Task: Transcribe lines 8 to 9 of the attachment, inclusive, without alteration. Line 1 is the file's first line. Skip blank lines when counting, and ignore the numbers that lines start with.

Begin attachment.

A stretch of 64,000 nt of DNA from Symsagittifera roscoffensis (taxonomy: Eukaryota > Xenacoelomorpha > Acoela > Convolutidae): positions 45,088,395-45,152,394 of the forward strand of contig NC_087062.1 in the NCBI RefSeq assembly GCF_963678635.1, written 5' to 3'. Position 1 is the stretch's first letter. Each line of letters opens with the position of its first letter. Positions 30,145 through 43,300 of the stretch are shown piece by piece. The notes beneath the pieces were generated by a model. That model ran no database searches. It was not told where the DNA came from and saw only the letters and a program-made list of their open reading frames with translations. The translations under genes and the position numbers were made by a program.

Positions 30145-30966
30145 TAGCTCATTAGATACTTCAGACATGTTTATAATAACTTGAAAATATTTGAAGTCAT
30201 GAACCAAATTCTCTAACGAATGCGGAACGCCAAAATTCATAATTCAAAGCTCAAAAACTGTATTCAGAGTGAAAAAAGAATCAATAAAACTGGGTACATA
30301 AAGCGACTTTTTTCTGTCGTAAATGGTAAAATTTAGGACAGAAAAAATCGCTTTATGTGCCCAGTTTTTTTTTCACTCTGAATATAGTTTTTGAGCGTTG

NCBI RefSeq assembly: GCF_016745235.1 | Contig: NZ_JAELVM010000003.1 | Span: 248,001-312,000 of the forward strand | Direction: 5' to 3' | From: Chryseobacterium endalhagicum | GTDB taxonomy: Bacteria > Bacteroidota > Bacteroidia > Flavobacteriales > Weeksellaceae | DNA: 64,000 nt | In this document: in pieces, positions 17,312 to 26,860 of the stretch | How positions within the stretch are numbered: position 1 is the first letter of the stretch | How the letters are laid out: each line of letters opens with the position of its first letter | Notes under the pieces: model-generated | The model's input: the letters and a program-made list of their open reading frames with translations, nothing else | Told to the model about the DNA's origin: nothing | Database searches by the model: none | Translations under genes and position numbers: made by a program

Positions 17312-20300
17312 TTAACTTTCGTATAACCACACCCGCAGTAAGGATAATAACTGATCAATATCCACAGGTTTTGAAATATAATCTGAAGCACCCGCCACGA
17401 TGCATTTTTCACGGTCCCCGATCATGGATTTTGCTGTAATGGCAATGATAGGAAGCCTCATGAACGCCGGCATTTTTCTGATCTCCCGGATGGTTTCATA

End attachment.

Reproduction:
17312 TTAACTTTCGTATAACCACACCCGCAGTAAGGATAATAACTGATCAATATCCACAGGTTTTGAAATATAATCTGAAGCACCCGCCACGA
17401 TGCATTTTTCACGGTCCCCGATCATGGATTTTGCTGTAATGGCAATGATAGGAAGCCTCATGAACGCCGGCATTTTTCTGATCTCCCGGATGGTTTCATA